Lesson Explainer: Linear–Quadratic Systems of Equations Mathematics

In this explainer, we will learn how to solve linear–quadratic systems of equations.

Systems of equations appear throughout many areas of science including finance, computing, and mechanics. To solve a system of equations means to find values for the variables that make every equation true.

How To: Finding the Solutions to a System of Equations by Substitution

For example, if we are given the equations π‘₯+𝑦=2,2π‘₯+𝑦=3, then, by inspection, we can see that π‘₯=1 and 𝑦=1 is a solution. By substituting these values into each equation, we get π‘₯+𝑦=21+1=22=2,2π‘₯+𝑦=32(1)+1=33=3.

Since both equations hold true, we have confirmed that a solution to this system is π‘₯=1 and 𝑦=1. We can find this solution from the equations in a number of different ways, such as elimination, substitution, and graphing to name a few. In this explainer, we will focus on the substitution method.

To solve this system of equations by substitution, we need to rearrange one of the equations to find an expression for one of our variables. One way of doing this is to rearrange the first equation as follows: π‘₯+𝑦=2π‘₯+π‘¦βˆ’π‘¦=2βˆ’π‘¦π‘₯=2βˆ’π‘¦.

Hence, for a pair of values π‘₯ and 𝑦 to solve this system, we must have π‘₯=2βˆ’π‘¦. We can then substitute this expression for π‘₯ into the other equation that must hold true as follows: 2π‘₯+𝑦=32(2βˆ’π‘¦)+𝑦=3.

We can then solve this equation for 𝑦 as follows: 2(2βˆ’π‘¦)+𝑦=34βˆ’2𝑦+𝑦=34βˆ’π‘¦=34=3+𝑦1=𝑦.

Therefore, 𝑦=1 in any solution to this system of equations. We also need to find the value π‘₯; we can do this by substituting this value for 𝑦 into either equation. This gives us π‘₯+𝑦=2π‘₯+1=2π‘₯=2βˆ’1π‘₯=1.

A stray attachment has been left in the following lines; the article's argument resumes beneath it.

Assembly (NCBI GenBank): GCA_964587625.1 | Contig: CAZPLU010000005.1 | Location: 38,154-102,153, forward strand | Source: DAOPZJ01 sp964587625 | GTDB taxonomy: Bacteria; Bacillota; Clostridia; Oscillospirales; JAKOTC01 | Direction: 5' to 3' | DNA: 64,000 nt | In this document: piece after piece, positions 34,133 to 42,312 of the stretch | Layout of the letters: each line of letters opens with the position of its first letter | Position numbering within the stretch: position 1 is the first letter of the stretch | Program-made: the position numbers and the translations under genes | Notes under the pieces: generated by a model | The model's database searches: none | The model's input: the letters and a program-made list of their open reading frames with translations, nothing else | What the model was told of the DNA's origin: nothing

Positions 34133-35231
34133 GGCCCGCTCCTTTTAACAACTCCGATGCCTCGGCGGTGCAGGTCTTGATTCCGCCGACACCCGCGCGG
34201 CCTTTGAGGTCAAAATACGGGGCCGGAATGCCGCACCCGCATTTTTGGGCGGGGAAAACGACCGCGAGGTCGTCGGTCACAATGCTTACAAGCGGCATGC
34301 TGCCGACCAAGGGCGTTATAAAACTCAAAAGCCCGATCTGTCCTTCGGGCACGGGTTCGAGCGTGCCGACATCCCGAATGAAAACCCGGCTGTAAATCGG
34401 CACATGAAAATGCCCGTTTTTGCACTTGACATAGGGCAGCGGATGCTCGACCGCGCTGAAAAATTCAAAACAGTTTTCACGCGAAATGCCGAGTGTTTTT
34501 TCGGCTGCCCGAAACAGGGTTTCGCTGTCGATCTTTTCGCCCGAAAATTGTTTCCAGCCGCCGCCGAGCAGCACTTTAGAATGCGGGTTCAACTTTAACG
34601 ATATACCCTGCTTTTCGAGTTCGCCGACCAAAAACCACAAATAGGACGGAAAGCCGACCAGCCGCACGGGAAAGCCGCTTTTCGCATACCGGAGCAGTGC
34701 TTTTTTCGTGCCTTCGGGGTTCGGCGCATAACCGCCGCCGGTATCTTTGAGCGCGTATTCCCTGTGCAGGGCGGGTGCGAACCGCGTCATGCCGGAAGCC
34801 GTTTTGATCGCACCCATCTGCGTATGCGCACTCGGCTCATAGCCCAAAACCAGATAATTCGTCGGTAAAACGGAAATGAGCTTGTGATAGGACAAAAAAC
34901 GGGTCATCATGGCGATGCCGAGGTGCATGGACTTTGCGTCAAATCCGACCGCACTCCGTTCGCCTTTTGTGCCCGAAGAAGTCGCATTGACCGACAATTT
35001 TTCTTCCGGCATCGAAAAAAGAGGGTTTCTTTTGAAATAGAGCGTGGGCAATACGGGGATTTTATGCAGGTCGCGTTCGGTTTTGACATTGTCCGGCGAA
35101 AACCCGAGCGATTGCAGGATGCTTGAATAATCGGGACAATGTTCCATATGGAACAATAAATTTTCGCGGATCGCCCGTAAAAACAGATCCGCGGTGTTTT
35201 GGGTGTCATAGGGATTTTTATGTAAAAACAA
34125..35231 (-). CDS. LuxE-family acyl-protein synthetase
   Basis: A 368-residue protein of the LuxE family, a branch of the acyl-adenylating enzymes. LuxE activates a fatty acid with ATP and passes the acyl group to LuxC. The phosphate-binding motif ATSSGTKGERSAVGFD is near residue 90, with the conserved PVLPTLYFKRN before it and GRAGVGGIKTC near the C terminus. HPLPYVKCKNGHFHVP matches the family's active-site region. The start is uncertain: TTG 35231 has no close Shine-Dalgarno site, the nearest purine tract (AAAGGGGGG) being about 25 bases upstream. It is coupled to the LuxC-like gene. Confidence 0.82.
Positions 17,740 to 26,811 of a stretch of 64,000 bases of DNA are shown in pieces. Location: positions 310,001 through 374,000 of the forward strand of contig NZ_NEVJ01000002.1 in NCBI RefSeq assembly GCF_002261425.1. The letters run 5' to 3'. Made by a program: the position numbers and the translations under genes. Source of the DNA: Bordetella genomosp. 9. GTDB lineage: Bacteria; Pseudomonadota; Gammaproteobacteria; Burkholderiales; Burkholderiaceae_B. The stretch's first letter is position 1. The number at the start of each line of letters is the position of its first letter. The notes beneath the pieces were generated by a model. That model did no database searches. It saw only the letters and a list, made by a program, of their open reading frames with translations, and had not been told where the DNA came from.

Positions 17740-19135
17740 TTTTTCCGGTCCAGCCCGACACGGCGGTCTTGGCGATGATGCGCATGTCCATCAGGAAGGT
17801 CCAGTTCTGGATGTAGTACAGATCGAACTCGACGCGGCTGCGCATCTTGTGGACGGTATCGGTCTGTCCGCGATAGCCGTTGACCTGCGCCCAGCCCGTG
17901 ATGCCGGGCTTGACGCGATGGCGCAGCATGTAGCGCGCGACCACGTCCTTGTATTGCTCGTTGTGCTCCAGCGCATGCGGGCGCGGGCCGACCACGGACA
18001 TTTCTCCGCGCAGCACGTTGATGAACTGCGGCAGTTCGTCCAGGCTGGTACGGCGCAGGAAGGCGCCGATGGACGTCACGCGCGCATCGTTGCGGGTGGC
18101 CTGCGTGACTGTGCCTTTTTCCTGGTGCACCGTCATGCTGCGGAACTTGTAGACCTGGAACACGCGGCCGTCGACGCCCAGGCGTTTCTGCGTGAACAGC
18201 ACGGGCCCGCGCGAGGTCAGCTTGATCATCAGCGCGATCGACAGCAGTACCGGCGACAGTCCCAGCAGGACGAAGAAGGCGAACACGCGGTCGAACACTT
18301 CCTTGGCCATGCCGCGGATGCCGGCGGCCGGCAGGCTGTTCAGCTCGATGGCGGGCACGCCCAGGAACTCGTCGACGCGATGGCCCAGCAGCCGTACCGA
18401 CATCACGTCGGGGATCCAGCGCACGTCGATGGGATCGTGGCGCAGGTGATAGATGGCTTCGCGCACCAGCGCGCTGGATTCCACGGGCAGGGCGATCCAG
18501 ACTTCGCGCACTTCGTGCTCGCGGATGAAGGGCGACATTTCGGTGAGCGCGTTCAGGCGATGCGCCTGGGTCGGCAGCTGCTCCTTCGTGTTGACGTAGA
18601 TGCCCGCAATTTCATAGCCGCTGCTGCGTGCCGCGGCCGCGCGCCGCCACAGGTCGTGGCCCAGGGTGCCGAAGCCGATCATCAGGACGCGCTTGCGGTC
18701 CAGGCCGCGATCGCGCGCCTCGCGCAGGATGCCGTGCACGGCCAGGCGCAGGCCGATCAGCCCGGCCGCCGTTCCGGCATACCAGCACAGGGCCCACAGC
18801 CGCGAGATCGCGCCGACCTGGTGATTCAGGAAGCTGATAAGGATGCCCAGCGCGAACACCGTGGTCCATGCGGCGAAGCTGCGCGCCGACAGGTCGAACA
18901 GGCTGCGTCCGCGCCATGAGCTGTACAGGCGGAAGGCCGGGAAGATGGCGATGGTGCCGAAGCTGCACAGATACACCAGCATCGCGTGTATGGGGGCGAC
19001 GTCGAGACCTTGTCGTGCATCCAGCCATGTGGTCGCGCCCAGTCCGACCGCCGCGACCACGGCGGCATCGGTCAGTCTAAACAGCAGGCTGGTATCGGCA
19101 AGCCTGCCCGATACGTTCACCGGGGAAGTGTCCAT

Hence, the solution to this system of equations is π‘₯=1 and 𝑦=1. We could then confirm our solution by substituting these values back into the system of equations. We can see why this is true by sketching the graphs of both equations.

The point of intersection of the graphs will be the point where both equations are satisfied. We can see that there is only one point of intersection at (1,1), confirming our solution is correct.

The system of equations in the example above is called a first-degree system of equations. This is because every equation is linear (in fact, every equation is a first-degree polynomial). In the remainder of the explainer, we will focus on finding solutions to second-degree systems, which we will define below.

Definition: Linear–Quadratic System of Equations

A linear–quadratic system of equations is a system of equations formed of exactly one first-degree polynomial equation and one second-degree polynomial equation.

To fully understand this, we need to understand what is meant by a polynomial in two variables and how to determine its degree.

Definition: Polynomial Functions in Two variables

A polynomial in two variables is a function in which every term is a monomial. In particular, the variables must have nonnegative integer exponents.

The degree of a polynomial is the greatest sum of the degrees of the variables in a single term.

For example, this means that equations like 𝑦+π‘₯=1,π‘₯𝑦=12,π‘₯=𝑦+3𝑦+1,𝑦=2π‘₯+1, can appear in second-degree systems of equations since they are all polynomial of degree at most 2. We can find the degree of each of these polynomials as follows:

  • 𝑦+π‘₯=1 is a second-degree polynomial since the terms π‘₯ and π‘¦οŠ¨ are power two terms.
  • π‘₯𝑦=12 is also a second-degree polynomial; we need to take the sum of the powers of the variables. We see that π‘₯𝑦=π‘₯π‘¦οŠ§οŠ§ and 1+1=2, so this polynomial has degree 2.
  • π‘₯=𝑦+3𝑦+1 is a second-degree polynomial since it is a quadratic in the variable 𝑦.
  • 𝑦=2π‘₯+1 is a first-degree polynomial since it is linear.

It is also worth noting that we refer to degree 2 polynomials in two variables as quadratics in two variables. For example, π‘Žπ‘₯+𝑏π‘₯𝑦+𝑐𝑦+𝑑π‘₯+𝑒𝑦+𝑓=0 is a quadratic equation in two variables, for real constants π‘Ž, 𝑏, 𝑐, 𝑑, 𝑒, and 𝑓.

We will now discuss how to solve a second-degree system of equations where one of the given equations is linear.

How To: Finding the Solutions to a Linear–Quadratic System of Equations by Substitution